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A Formula for Identifying B2B Tech Influencers, Part 2

November 13, 2019

In my last post I discussed the nuances of B2B versus B2C influencer marketing programs and how important it is to understand that often times the ROI from a B2B program takes much longer than the consumer product driven focus of a B2C program.

Another key learning for managing a program on the B2B side, especially if you’re working on behalf of a technology brand where industries are often highly targeted, is that traditional influencer discovery platforms don’t typically have the influencers you want to work with. It’s a manual process, one that takes a formula and perhaps more importantly, some patience!

The Three R’s

We need to look at the Three R’s when considering working with an influencer:

  • Reach: a measure of the influencer’s total audience.
  • Resonance: A measure of audience’s engagement with a specific influencer and their content.
  • Relevance: A measure of the relevance of the influencer’s content relative to a specific topic.

Perhaps the most important R is Relevance. No matter how many followers an influencer may have, if he/she is connected to the right people, they can help a brand influence the space. Think about it like how today’s PR professionals are quickly realizing that the number of visitors per month a media outlet receives is not a valuable number to prove impact of earned coverage. We constantly make the case to our clients that an outlet that may only reach 50,000 people per month is just as important as one that claims to reach 70 million. It’s about the audience. Same goes for influencers.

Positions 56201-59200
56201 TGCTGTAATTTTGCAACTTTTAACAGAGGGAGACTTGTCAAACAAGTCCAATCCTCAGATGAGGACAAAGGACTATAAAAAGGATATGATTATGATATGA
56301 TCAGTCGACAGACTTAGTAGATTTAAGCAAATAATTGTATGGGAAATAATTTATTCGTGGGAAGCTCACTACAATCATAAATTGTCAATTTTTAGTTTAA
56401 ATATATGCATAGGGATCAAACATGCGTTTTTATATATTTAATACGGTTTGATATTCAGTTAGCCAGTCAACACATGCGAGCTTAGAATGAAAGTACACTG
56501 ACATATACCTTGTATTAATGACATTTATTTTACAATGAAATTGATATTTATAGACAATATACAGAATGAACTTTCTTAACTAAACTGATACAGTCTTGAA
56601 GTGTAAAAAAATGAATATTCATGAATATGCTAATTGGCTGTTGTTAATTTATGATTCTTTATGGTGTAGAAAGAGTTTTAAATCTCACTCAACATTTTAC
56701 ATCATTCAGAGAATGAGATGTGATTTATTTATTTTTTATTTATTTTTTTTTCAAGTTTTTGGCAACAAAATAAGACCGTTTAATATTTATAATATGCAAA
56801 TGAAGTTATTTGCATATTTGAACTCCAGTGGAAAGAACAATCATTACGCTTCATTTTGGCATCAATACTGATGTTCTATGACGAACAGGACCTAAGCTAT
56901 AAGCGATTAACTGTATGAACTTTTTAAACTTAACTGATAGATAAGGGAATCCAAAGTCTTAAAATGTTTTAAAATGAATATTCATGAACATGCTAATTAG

Tips for identifying

So, you’ve taken the Three R’s into consideration but where do you go next? As mentioned earlier, most in the traditional influencer realm turn to an influencer discovery platform. But, when working in an industry like that of B2B technology, we need a different approach. Here are some ways to go about it:

  • Look at who is speaking at events that are relevant to your client’s industry. If they’re speaking at an event, it means they have notoriety and influence.
  • Utilize social channels like LinkedIn and Twitter to see who frequently posts on topics in your client’s industry. Check out relevant hashtags to see a central repository of everyone.
  • Research freelancers writing for relevant outlets to your client’s industry. Keep in mind that some reporters want to stay completely neutral regardless of being on staff.
  • Consultants are key! Influencers that describe themselves as consultants, or even run their own consulting firm, are more likely open to being an influencer.

Did you think I was done?! Stay tuned for Part 3 of the B2B Influencer Marketing series where I’ll discuss the types of activations and deliverables that can be implemented for these programs as well as how to report on your results.


TAGS: Technology